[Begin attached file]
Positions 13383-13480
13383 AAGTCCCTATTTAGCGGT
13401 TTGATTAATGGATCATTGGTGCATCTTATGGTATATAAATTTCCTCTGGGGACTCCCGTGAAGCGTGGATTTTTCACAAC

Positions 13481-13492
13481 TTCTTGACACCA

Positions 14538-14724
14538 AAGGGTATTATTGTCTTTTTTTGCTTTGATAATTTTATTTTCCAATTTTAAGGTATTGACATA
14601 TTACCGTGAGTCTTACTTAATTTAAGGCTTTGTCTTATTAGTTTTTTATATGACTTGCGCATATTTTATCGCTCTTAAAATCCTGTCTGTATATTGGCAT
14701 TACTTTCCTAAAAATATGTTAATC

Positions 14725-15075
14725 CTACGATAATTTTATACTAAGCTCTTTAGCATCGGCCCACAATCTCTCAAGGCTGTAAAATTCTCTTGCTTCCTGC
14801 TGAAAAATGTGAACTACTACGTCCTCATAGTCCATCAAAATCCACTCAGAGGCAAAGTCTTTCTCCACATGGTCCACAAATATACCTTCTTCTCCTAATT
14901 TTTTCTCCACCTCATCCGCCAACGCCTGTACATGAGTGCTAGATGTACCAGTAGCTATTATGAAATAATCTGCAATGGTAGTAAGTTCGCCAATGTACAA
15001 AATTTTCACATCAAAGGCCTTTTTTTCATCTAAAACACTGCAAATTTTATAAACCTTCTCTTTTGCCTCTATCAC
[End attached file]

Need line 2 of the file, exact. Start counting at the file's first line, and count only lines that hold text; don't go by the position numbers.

13383 AAGTCCCTATTTAGCGGT